Catholics Looking for a Political Home?
From Catholic News Agency (via Catholic Online):
GRAND RAPIDS (CNA) - A new survey examining party affiliation and religious observance finds that Catholic support is about evenly split between the Republican and Democratic presidential candidates in the upcoming election.(emphasis added)
Due to this almost even division, non-Hispanic Catholics are considered to be “up for grabs” in the 2008 election.
The survey broke down Mainline Protestants, Evangelical Protestants, and non-Hispanic Catholics into the three subgroups of traditionalists, centrists, and modernists.
Traditionalists were categorized as those who adhere to their historic beliefs of their faith and have high levels of religious observance and identification with sectarian religious movements.
Modernists, in the survey’s reckoning, subscribe to “more heterodox religious beliefs,” are less religiously observant, are more likely to identify with ecumenical religious movements, and are more eager to include modern beliefs and practices. Centrists fall between traditionalists and modernists.
“Traditionalists, regardless of their particular religious tradition, are the most supportive of McCain, while modernists, regardless of religious tradition, are the most supportive of the Democratic candidate,” the survey found.
Significant political divisions within churches were also uncovered by the survey. Summing up the results, Calvin College researchers found that, “partisan differences between traditionalist and modernist components within the same religious tradition tend to be greater than the political differences across the three major religious traditions overall.”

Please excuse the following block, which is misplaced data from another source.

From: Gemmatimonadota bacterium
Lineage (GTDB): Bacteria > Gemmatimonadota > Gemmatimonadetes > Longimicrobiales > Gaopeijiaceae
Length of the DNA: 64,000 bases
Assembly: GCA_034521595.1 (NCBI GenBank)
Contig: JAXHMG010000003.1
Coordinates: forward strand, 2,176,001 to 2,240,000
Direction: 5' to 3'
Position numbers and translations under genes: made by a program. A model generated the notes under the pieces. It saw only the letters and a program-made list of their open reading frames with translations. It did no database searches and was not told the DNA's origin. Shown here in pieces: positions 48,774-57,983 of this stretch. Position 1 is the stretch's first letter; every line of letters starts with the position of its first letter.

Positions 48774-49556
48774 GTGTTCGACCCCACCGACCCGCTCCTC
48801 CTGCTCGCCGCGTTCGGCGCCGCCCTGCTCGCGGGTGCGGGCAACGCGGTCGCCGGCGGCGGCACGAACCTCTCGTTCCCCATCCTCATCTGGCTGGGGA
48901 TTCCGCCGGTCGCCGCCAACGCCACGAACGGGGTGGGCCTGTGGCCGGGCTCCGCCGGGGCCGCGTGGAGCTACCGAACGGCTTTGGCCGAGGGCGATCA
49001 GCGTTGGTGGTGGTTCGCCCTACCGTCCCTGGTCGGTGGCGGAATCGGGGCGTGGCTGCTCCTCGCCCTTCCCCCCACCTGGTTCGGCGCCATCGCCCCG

The researchers found that a new trend was appearing amongst religious voters. According to their report, “Religious beliefs and practices are beginning to replace religious affiliation as the primary religious basis of political cleavages. One’s religious tradition affiliation continues to shape political tendencies, but such tendencies are even more shaped by the specific kind of person one is religiously within that particular tradition.”
The survey categorized 5.3 percent of the respondents as traditionalist Catholic, a group that favors the Republicans over the Democrats with a 56 percent to 23 percent difference in 2008, compared to a 57-30 difference in 2004.
About 5.4 percent of survey respondents were centrist Catholics, who favored Democrats to Republicans by a 47-34 percent margin 2004. In 2008, centrist support for Democrats had eroded slightly with 41 percent favoring Democrats and 37 percent supporting the Republican Party.
About 4.9 percent of respondents are modernist Catholics, 51 percent of whom favored Democrats and 38 percent Republicans. Their party affiliation in 2008 changed to 59 percent Democrat and 20 percent Republican.